I have a follow up appointment with my surgeon on Monday and another with my Endocrinologist on Wednesday.  I am fairly confident that they will both tell me that everything is looking good and that I’m recovering nicely.  It’s really strange.  I have to keep reminding myself that I’ve already done it.  That the surgery is behind me.  I feel like along with my thyroid, the surgery removed a lot of the weight of the world from my shoulders.  Granted, I still have my struggles, like anyone does, but I feel lighter.  I’ve always laughed easily, but the last couple of weeks have been full of laughter and ease that were hidden in shadow, previously.  I have a tremendous sense of freedom and relief.

I feel joyful that I can walk around with my hair back and my head held high.  I almost feel as if I had plastic surgery.  I’ve rid that sense of shame and embarrassment formerly choking me.  I may have a big red slice across my neck, but I feel good and proud and slightly bad ass about it.  It’s proof to me and everyone who sees me that I’ve faced one of my biggest fears and came through with flying colors.  It’s my own permanent merit badge.  I love my scar and life!  I am a walking medical miracle now.  Without the little pill I take every morning, I would slip into a myxedema coma and die within a matter of weeks.  We are all lucky to be here, to be alive.  “There, but for the grace of God”, I genuinely get it now, to my core, and I hope to hold it with me further on this path.  All we have is now, and right now is good.  In that spirit, I’d like to leave you with another lesson in the words of Pema Chodron:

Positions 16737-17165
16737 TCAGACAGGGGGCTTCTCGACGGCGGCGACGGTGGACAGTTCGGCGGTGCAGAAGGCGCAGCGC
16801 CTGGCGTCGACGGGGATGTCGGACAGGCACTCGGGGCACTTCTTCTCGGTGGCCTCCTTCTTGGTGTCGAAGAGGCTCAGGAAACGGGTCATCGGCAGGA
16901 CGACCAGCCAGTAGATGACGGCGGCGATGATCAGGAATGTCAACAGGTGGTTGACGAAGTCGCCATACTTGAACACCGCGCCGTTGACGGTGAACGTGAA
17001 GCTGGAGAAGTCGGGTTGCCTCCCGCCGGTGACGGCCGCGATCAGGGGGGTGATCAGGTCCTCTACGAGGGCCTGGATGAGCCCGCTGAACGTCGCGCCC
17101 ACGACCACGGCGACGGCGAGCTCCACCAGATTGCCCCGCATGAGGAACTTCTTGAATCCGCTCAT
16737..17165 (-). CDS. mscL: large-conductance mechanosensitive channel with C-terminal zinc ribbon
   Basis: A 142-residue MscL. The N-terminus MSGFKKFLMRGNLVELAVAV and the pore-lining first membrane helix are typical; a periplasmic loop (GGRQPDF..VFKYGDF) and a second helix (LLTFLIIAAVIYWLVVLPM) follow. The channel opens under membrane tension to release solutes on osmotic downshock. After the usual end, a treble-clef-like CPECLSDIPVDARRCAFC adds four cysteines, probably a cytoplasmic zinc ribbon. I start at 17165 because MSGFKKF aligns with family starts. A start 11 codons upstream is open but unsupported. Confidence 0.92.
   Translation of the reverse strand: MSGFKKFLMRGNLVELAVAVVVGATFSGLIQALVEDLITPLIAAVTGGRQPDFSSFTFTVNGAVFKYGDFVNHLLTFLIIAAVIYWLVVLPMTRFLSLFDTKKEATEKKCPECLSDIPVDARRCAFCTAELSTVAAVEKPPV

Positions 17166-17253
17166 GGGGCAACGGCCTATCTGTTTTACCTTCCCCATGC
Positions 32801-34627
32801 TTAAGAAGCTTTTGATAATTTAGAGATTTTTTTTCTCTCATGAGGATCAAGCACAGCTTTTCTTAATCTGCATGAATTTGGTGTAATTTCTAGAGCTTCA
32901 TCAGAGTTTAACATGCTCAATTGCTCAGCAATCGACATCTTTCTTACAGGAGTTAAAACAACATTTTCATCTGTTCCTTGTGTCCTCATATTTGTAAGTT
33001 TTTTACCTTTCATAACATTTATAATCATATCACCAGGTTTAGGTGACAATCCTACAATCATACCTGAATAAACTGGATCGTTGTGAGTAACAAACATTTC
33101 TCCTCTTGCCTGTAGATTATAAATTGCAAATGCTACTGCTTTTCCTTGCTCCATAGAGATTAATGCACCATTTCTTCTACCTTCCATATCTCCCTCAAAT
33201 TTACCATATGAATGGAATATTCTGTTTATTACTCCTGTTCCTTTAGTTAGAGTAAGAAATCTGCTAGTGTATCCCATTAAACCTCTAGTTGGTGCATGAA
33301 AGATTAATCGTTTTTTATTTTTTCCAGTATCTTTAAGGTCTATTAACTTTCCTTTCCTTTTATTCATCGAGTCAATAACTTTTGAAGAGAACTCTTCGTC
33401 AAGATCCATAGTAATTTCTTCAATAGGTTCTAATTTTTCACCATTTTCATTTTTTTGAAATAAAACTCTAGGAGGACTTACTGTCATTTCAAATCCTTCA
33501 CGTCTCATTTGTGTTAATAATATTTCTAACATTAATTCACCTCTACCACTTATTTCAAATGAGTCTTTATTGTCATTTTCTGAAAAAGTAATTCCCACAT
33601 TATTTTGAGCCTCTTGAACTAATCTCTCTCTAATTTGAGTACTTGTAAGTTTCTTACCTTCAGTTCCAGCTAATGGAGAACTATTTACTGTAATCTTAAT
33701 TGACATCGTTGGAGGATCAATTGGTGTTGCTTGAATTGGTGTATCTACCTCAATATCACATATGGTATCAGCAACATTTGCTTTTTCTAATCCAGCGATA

The Path Is the Goal

What does it take to use the life we already have in order to make us wiser rather than more stuck?  What is the source of wisdom at a personal, individual level?

The answer to these questions seems to have to do with bringing everything that we encounter to the path.  Everything naturally has a ground, path, and fruition.  This is like saying that everything has a beginning, middle, and end.  But it is also said that the path itself is both the ground and the fruition.  The path is the goal.

This path has one very distinct characteristic: it is not prefabricated.  It doesn’t already exist.  The path that we’re talking about is the moment-by-moment evolution of the world of phenomena, the moment -by-moment evolution of our thoughts and emotions.  The path is uncharted.  It comes into existence moment by moment and at the same time drops away behind us.

When we realize that the path is the goal, there’s a sense of workability.  Everything that occurs in our confused mind we can regard as the path.  Everything is workable.

I would like to say, again, a big, big thank you for all the support I have been receiving throughout this experience.  Well wishes, flowers, smiles, hugs, thoughtful texts and inquiries, prayers, vibes, and all the rest.  It’s truly had a positive influence on how well things have gone so far and has helped lift my spirits overall.  Thank you, thank you.  What an incredible healing force you have all been.

 

 
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Posted by on April 20, 2012 in Total Thyroidectomy

 

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You should see the other guy…